When you’re comfortable shooting this while maintaining your three inch groups, start to work the times down. If using a shot timer, set a par time several tenths of a second quicker than your current average time and strive to get the shot in group before the par beep. A par time of 0.50 seconds is a very reasonable goal and it is possible to go faster. Given that human reaction time is roughly a quarter second, and faster with practice, this allows a generous 0.30 seconds or so to press the trigger smoothly without disturbing alignment on an already aimed-in shot.

This drill works well with Skip Loading as there is no need to recover from recoil. Break the shot and let the gun recoil or click. Especially as the time limit is reduced there is a tendency to want to muscle the gun and this drill helps prevent that by giving you the ability to monitor with dummy rounds while not confusing a flinch for a post-ignition push from recoil recovery.


When the Now Drill shows progress, we’ll modify the drill by shooting single shots from a ready position. Aim at your ten yard target as normal then relax your grip and pull the pistol back towards a ready position. Only your arms should move and the rest of your body, especially your head, stays put. The front sight should appear below the target center with the rear sight lower still. Now push the front sight toward the target, allowing the rear sight to rise up into alignment. You should have good sight alignment and full grip pressure as your arms extend to your normal shooting position. From ready, your goal is to shoot one shot in less than two seconds still striving to keep all shots in a three inch group.

View of the target and sights from a ready position. Focus on the target just as the pistol enters the bottom of your peripheral vision in your ready position. At a close target this might be an acceptable sight picture.

This is a considerably smaller target than necessary, which we purposely use to encourage precise movement more slowly in order to develop smoothness and speed. We began by grouping on this target slowly, then by grouping in sustained fire with the pistol aimed in and firing one shot every two seconds. Now we’re working on the same groups after presenting to the target first within the same time limit per shot. As with the Now Drill, we’ll learning to move and shoot quickly while maintaining good, flinch-free trigger control.

Pistol being pushed from ready to the shooting position. The grip acquires full pressure as the sights trace onto the target and the trigger is prepped. It is possible to shoot from here.

When two second presentations from a ready position routinely yield three inch groups at 10 yards, quicken the pace. A standard exercise from the practical shooting world is to hit an eight inch target at ten yards from a high or instant ready in about a half second, including reaction time to the start signal. This can be done on a B-6 target (the bull/eight ring is eight inches in diameter) or a silhouette provided you only accept hits within the center scoring area (A zone, -0 zone) or similar thoracic cavity-sized target. The U.S. Army standard for the “fast” tables feature a single target exposure time of two seconds on a full silhouette. Presenting on and hitting an eight inch plate or score zone, a target roughly one third the size, in under 0.65 seconds, less than one third the time, is a 600 percent improvement over their “expert” qualification.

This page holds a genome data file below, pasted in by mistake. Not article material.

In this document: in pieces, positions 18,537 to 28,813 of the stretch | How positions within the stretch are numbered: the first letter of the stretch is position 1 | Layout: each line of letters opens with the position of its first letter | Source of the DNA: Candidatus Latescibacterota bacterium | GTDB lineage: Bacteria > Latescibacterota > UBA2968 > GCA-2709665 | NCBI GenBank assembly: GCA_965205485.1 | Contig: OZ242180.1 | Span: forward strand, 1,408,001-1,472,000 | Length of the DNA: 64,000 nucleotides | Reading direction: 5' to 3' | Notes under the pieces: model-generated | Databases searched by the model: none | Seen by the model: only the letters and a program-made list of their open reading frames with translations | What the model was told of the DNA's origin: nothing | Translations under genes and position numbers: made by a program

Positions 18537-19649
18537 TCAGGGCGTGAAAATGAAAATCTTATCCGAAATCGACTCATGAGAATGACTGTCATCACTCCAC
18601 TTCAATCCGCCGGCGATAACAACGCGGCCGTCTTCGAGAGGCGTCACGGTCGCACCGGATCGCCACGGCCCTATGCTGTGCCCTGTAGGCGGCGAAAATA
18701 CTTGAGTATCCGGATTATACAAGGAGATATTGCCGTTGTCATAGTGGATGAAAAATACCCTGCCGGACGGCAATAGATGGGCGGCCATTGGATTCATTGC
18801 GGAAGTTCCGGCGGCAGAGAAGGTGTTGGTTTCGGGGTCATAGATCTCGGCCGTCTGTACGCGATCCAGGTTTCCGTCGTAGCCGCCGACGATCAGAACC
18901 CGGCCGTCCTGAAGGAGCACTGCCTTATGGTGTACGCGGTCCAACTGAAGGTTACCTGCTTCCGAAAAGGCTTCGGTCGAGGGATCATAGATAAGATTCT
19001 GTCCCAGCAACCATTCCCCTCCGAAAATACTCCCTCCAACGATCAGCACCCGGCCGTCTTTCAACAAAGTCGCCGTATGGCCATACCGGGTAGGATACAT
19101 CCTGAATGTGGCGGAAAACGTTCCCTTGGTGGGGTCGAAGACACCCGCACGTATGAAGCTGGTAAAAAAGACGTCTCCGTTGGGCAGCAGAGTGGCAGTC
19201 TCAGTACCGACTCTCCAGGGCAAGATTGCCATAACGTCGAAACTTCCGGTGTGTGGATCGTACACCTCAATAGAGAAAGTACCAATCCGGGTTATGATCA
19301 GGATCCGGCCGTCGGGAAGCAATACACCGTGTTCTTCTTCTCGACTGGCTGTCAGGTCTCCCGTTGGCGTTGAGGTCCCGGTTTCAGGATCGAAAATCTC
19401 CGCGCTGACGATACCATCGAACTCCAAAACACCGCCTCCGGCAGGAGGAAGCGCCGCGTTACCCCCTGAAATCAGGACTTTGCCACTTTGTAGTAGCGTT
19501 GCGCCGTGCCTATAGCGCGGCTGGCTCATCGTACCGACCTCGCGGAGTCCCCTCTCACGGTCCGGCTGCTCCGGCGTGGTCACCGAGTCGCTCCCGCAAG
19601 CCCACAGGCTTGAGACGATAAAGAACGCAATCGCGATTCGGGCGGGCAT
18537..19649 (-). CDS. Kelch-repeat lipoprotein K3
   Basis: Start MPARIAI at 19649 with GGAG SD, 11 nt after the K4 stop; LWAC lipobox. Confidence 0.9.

Full extension, front sight focus, and ready to shoot.

For close or large targets the shot can be triggered during the presentation as the pistol continues towards the target. This can be practiced by shooting several shots as the gun travels from Instant Ready after achieving accurate, quick singles in the previous drill on an eight inch target at ten yards. Using this larger target, go back to a two second par time. At the start signal present and fire two aimed shots striving to get the second shot off before the pistol reaches full extension. When this yields consistent hits, try again with a triple, striving to get three hits before the pistol reaches full extension. With a two second par time, this is three hits center silhouette with the pistol still moving into position fired in the qualification time limit for a single shot.

These drills are boring. There is no flash and photographing or videoing yourself doing them will probably yield no Instagram or Facebook cred. However, they work. Musicians call it woodshedding and the concept is the same. Refinement of fundamentals done on your own on a regular, on-going basis is the only way to develop true skill.

John Buol

I joined SARG (Small Arms Readiness Group, formerly Small Arms Training Team) in 1999 and would spend the next decade, and most of that on active duty, as a full-time small arms instructor. During this time I picked up NRA Conventional Pistol (2700 bullseye) and High Power, but my primary discipline was the combat matches hosted by NATO. I managed a few overall wins at All Army (2005, 2006, 2008, 2010, 2012, and 2014) along with a host of trophies for individual and team matches there and at AFSAM (Armed Forces Skill at Arms Meeting.) After completing active duty, I was hired as the Editor of American Gunsmith ( and founded the Firearm User Network ( to promote organized shooting events.